Author Salman Rushdie was stabbed in the eye and stomach
After speaking at an event at the Chautauqua Institution in New York State, Salman Rushdie was declared to be in critical condition. The event was a talk about the United States being a safe haven for exiled writers.
Rushdie is the British-Indian author of The Satanic Verses. First published in 1988, the book uses magical realism to retell the story of the Islamic prophet Muhammad. Its title might seem concerning at first glance, but it refers to a group of Quranic verses about three pagan Meccan goddesses. The book was critically acclaimed and won the 1988 Whitbread Award for the year’s novel.
On the other hand, the book is perceived as blasphemous and cited as motivation for Islamic extremist bombings, with the Supreme Leader of Iran calling Ruhollah Khomeini calling for Rushdie’s death in 1989. A bounty of $3 million was set for Rushdie’s death.
Rushdie was forced into hiding for several years. The book’s translator, Hitoshi Igarashi, was stabbed to death in 1991 and many of the book’s translators and collaborators have been attacked by extremists.
The assassination attempts against Rushdie continued until they culminated in the current attack, where he was stabbed ten times in the abdomen and the neck and even continued to attack him as several people held him back. Rushdie suffered nerve damage to an arm, damage to his liver, extensive blood loss, and possibly losing an eye as he was breathing with the aid of a ventilator.
Fortunately, while Rushdie’s recovery will be long and the injuries are severe, his literary agent Andrew Wylie stated that he was on the road to recovery and his defiant sense of humor remains intact.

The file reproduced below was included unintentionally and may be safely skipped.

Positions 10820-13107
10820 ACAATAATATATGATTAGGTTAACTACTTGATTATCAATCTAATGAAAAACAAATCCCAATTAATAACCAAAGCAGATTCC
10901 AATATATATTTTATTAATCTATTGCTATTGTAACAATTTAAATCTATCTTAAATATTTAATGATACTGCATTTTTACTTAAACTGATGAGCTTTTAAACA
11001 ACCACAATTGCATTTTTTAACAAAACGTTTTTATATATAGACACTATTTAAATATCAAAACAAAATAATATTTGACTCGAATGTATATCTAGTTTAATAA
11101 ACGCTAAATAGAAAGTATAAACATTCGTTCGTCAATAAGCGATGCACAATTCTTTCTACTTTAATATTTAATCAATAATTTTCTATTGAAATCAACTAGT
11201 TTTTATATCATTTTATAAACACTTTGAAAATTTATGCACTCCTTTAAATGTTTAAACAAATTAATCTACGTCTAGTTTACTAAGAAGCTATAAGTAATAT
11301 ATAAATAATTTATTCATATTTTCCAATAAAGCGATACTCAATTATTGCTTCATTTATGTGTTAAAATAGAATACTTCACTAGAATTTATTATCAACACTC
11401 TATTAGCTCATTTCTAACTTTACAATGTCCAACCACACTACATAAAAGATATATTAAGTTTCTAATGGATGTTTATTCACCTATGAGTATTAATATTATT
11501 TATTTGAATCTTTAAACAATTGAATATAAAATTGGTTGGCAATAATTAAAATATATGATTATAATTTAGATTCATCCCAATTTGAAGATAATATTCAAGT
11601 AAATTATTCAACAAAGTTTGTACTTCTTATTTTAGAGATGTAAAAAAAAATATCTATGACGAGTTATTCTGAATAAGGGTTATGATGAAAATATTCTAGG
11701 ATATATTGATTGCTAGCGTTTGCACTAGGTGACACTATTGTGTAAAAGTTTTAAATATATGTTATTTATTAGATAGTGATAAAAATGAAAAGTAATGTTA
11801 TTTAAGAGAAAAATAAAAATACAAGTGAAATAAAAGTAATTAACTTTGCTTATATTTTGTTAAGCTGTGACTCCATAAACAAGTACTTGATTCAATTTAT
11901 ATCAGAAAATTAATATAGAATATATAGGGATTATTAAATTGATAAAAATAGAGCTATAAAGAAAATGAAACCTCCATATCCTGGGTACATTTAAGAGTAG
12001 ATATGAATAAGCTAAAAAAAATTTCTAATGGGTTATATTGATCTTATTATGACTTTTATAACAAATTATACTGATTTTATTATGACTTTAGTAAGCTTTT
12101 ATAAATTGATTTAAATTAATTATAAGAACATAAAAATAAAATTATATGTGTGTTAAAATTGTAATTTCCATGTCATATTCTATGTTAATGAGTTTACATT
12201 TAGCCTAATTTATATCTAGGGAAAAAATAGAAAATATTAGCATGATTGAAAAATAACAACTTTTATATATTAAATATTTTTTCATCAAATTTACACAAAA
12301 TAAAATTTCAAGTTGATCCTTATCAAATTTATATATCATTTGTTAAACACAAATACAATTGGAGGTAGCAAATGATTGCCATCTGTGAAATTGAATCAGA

The attack was publicly condemned by a spokesperson for the Biden administration, though in India, where the book is set and the first one to ban it, there was silence on the issue. Fellow Booker prize winners Ian McEwan and Arundhati Roy also condemned the event.
A review of the attacker’s social media accounts revealed that he’s sympathetic to Islamic extremist ideals. However, there haven’t been any ties established between Iran’s Islamic Revolutionary Guard Corps (IRG) and the assailant.
If anything positive can be derived from the attack, it seems like the public is more interested in purchasing copies of The Satanic Verses now than ever.
In the afternoon after the attack, the novel skyrocketed to thirteen places on Amazon.com with the Spanish translation becoming a number one bestseller and other books written by Rushdie also selling well.